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Maori Tools, Weapons and other Artefacts


The Maori of New Zealand have a rich culture, and this is carried through to their skilfully made and decorated tools and weapons. The ancestors of the Māori were fishers and gardeners, and had domesticated animals such as pigs. After arriving in New Zealand, the Māori had to rapidly adapt their material culture and agricultural practices to suit the climate of their new land - cold and harsh in comparison to the tropical islands they had come from, the Society and Cook Islands. Great ingenuity was required to grow the tropical plants they had brought with them, including taro, kumara, tī pore (or Ti), gourds, and yams; this was especially difficult in the chillier southern parts of the country. The harakeke (flax plant) served as a replacement for pandanus leaves, coconut fronds and fibre, as well as hibiscus bark in the manufacture of mats, baskets, rope, fishing nets and clothing.



Maori Clubs, weapons of war

Weapons of War

These Mere were meant to kill. They were used as thrusting weapons, not as one might use an axe or a club. Mere, and other patu, were used for close-quarter fighting. Held in one hand, these close-range striking weapons were used primarily for end-on thrusting or jabbing (tipi). In combat, jabbing thrusts or strikes would be directed at the ribs, neck or temple. It has been claimed that a strike to the skull combined with a twisting flick of the wrist could force or wrench the victim's skull open. They were also used to pierce the abdomen, then twisted to disembowel the opponent. The designed use of the mere for forward striking thrusts is an unusual characteristic of Maori patu, where in other parts of the world, clubs are generally wielded with an ax-like downward blow. The butt (reke) of a mere could also be used to strike an opponent's head. The object second from right is a ceremonial adze.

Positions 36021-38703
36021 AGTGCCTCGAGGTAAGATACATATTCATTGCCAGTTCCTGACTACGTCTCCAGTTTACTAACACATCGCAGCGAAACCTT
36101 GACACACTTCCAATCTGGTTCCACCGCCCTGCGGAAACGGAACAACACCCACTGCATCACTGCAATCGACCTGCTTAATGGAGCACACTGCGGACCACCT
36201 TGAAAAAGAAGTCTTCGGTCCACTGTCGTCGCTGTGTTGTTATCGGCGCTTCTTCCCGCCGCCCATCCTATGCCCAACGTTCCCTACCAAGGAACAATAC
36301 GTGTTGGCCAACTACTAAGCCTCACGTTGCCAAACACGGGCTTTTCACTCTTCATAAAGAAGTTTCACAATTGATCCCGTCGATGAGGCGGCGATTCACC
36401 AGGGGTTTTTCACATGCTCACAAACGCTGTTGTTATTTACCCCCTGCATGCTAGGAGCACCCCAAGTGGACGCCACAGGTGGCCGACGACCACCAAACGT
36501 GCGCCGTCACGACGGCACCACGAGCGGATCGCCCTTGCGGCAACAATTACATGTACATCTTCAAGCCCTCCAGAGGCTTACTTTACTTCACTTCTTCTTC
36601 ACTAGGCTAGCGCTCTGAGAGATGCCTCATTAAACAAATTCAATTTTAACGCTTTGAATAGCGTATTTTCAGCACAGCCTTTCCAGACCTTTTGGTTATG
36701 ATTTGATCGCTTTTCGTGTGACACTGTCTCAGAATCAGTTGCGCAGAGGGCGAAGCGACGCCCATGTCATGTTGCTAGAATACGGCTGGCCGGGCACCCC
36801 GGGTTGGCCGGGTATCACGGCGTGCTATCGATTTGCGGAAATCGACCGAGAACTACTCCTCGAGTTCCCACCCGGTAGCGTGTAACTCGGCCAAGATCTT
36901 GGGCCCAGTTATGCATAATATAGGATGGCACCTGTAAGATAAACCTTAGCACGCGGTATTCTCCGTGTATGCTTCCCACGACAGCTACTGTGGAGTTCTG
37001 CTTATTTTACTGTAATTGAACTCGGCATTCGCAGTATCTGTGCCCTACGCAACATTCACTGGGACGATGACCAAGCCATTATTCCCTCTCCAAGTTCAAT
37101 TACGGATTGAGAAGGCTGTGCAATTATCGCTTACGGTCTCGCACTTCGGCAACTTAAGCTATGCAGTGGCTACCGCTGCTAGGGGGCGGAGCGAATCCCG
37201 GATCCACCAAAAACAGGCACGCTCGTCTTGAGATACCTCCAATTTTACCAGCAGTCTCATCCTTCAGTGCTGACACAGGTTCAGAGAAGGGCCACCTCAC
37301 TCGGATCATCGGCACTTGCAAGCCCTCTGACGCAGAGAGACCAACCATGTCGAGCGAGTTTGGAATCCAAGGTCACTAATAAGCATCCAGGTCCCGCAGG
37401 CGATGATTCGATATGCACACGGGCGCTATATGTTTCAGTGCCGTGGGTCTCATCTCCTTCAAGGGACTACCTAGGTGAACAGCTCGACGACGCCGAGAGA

Photo: Don Hitchcock 2013
Text: adapted from Wikipedia
Source: Display, Southland Museum and Art Gallery, Invercargill, NZ






Maori Canoe

This waka or canoe is an example of a waka titi, a canoe used on rivers, lakes, or near the shore.

Photo: Don Hitchcock 2013
Source: Display, Southland Museum and Art Gallery, Invercargill, NZ



Maori Canoe Maori Canoe


The canoe was constructed from a single totara trunk, and may have had an outrigger attached in a manner similar to the diagram.

Podocarpus totara is a species of podocarp tree endemic to New Zealand. It grows throughout the North Island and northeastern South Island in lowland, montane and lower subalpine forest at elevations of up to 600 m. Tōtara is commonly found in lowland areas where the soil is fertile and well drained.

The tōtara is a medium to large tree which grows slowly to around 20 to 25 m, exceptionally to 35 m; it is noted for its longevity and the great girth of its trunk. The bark peels off in papery flakes, with a purplish to golden brown hue. The sharp, dull green needle-like leaves are stiff and leathery, 2 cm long. This plant produces highly modified cones with 2 to 4 fused, fleshy berry-like juicy scales, bright red when mature. The cone contains one or two rounded seeds at the apex of the scales.

The largest known living tōtara, the Pouakani Tree, near Pureora in the central North Island is over 35 meters tall and nearly 4 metres in trunk diameter at breast height. Other large trees are known in this area, while Whirinaki forest, to the East, but also on deep recent volcanic soils, has groves of very tall tōtara (> 40m in height).

Photo: Don Hitchcock 2013
Text: Display, Southland Museum and Art Gallery, Invercargill, NZ
Source: Display, Southland Museum and Art Gallery, Invercargill, NZ
Origin: Catlins, NZ, Acc. No. M440




Maori Canoe



View of the canoe from the other end.

Waterways were an integral part of Southern Maori life as they were a source of food and could also be utilised for canoe transport when travelling between settlements and food gathering areas.

Photo: Don Hitchcock 2013
Text: Wikipedia, Display, Southland Museum and Art Gallery, Invercargill, NZ
Source: Display, Southland Museum and Art Gallery, Invercargill, NZ